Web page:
Thursday, April 17, 2014

White-Outs and a Near Miss at Maroon Bells

I surfed the channels the other night and caught a documentary on the Rocky Mountains of Colorado, and fondly remembered a trip some years back to Colorado's famed Maroon Bells. The heavy snowfall the day before continued as I woke up to a virtual white-out. It was my first day in Aspen, and I was ready to hit the road and explore, with Maroon Bells as the first target on my list. Just a short 12 miles from Aspen, I thought Maroon Bells would be an ideal first stop. If only the weather would cooperate...

A break in the weather would allow me to see the famed red rocks even for just a moment, as I go for another cup of coffee and ponder my next move (for more photos on Maroon Bells, check out my previous post in my other blog here at

As I walk back to pick up my camera from the room, the weather seemed to deteriorate even more, and a break in the weather seemed remote. Still, I go back down, get another cup of coffee, and wait. Nature had other plans, apparently. "With this weather, the road up Maroon Bells could be pretty messy..." said the concierge, as I gaze out the window, seeing my very first white-out. Talk then shifted to the Colorado Rockies, and if they can ever replicate the run they had in 2007, before being swept by the Boston Red Sox in the finals. Hopefully, I'll have better luck than the Rockies. Travelling during the off-season has its perks, but with a few downsides as well.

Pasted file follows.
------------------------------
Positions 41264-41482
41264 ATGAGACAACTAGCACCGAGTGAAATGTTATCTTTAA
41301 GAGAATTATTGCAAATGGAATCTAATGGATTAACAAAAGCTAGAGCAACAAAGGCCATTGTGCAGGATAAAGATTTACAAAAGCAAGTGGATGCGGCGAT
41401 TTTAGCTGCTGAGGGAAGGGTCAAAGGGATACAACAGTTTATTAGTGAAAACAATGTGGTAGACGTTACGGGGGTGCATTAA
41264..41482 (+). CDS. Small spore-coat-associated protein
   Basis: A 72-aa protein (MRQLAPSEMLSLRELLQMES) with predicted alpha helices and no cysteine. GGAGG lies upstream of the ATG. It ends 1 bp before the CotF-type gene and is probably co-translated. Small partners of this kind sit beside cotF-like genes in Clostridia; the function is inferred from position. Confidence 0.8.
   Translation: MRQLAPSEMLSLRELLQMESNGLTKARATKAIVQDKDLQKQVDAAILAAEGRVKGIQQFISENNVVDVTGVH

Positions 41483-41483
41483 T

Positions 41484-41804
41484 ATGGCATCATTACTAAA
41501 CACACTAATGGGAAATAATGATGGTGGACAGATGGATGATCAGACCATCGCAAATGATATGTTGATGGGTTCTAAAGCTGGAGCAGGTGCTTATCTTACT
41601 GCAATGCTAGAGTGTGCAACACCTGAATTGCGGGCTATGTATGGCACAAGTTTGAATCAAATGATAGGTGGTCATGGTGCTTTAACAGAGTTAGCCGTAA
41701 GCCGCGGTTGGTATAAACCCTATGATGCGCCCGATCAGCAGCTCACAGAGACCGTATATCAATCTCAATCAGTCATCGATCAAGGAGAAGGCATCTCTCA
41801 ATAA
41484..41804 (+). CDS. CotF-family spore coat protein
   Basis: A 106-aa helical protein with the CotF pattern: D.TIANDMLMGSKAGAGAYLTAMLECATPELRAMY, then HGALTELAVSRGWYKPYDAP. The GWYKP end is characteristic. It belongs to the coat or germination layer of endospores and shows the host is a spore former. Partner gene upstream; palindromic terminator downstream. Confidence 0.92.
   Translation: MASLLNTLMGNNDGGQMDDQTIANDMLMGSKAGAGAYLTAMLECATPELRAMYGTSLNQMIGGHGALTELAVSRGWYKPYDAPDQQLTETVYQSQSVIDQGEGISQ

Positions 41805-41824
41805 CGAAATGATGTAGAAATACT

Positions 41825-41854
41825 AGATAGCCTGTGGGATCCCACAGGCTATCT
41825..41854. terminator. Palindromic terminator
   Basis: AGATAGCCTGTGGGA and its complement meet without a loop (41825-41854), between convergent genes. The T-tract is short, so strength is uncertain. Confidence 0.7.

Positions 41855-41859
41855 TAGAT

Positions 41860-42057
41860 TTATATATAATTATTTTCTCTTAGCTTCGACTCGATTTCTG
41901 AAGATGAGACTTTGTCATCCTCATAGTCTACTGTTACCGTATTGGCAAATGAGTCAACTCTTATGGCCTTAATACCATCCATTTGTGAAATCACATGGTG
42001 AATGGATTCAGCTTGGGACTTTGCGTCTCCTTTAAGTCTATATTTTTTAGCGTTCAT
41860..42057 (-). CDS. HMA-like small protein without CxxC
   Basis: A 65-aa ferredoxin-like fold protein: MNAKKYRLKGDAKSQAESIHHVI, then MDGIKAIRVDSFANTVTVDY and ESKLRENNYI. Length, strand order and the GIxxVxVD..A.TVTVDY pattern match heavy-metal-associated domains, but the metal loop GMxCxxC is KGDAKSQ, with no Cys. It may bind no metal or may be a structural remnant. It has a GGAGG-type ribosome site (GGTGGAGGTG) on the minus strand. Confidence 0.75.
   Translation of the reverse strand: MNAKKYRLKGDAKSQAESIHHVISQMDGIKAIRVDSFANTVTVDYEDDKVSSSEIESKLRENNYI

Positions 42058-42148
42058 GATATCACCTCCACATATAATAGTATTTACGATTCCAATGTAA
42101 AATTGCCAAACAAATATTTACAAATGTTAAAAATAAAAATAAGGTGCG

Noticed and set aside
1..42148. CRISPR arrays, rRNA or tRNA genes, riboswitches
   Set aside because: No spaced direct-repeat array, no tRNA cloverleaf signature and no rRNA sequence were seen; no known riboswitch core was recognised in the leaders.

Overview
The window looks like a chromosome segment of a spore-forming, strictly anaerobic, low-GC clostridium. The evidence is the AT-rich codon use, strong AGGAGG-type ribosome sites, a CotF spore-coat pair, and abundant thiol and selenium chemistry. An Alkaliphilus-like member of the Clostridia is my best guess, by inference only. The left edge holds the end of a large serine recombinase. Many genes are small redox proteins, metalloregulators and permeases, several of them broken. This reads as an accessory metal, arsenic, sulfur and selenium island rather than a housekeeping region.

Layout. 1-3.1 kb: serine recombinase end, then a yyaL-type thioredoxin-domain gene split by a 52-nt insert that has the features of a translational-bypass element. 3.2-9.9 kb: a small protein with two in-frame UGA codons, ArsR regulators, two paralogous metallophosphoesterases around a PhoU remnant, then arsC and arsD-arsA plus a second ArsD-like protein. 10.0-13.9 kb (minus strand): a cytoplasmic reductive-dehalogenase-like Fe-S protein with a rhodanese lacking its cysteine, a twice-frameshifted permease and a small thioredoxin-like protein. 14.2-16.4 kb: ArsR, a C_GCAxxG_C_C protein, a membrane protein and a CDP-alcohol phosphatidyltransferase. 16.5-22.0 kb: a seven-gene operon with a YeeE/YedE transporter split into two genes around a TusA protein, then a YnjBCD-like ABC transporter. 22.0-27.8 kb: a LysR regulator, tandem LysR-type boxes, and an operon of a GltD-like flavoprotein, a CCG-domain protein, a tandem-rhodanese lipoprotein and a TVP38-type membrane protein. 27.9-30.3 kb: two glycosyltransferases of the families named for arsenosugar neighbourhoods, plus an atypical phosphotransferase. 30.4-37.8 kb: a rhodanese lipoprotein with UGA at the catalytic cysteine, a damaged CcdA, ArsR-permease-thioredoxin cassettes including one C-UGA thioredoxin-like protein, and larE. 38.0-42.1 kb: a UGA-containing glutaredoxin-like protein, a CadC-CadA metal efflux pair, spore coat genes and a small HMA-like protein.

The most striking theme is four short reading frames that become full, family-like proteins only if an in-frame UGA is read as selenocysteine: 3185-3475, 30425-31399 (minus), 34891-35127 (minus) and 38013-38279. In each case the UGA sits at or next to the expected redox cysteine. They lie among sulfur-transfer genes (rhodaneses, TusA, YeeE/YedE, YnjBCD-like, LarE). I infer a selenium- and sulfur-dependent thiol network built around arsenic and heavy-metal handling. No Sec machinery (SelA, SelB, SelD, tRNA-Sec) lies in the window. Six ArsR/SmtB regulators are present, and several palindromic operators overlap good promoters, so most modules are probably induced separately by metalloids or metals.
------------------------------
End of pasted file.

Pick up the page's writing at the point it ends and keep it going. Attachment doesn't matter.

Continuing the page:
Then, I decided. If I'm going to go for it, might as well go early. "Good luck." said the concierge, as I waived goodbye. Armed with another cup of coffee, I punch in the coordinates at the GPS, and go for it. It was my first time to drive on ice, and I was told to maintain a deliberate yet low speed. The regular intervals of snowplows on the major roads make it easier to navigate the icy roads. As I neared Maroon Bells, I could feel the sunlight at the side of my face, could this be the break in the weather? And as I enter the deserted park, I excitedly looked for the perfect parking slot. Sometimes, it's even harder to park in a deserted parking lot.

The grey skies lifted its veil over Maroon Bells, and for just a few minutes, revealed the famed red rocks. Composed mostly of hardened sedimentary mudstone for its distinctive deep red and maroon hues, Maroon Bells is among Colorado's most photographed spots. Taking advantage of the break in the weather, I snap away at the red rocks, which can be difficult with thick gloves.

I then walk down the short trail to the lake and look for the best vantage point of the twin peaks, as the grey skies slowly reclaimed the landscape. And I almost had it...

And just like that, Maroon Bells was once again cloaked in a thick grey fog, hiding its distinctive red rocks for another day. I never did get a chance to go back, but my memories of Maroon Bells are just as vivid. A near miss, but absolutely no regrets.  Seeing the iconic red rocks, even for just a few minutes, made all the difference.  

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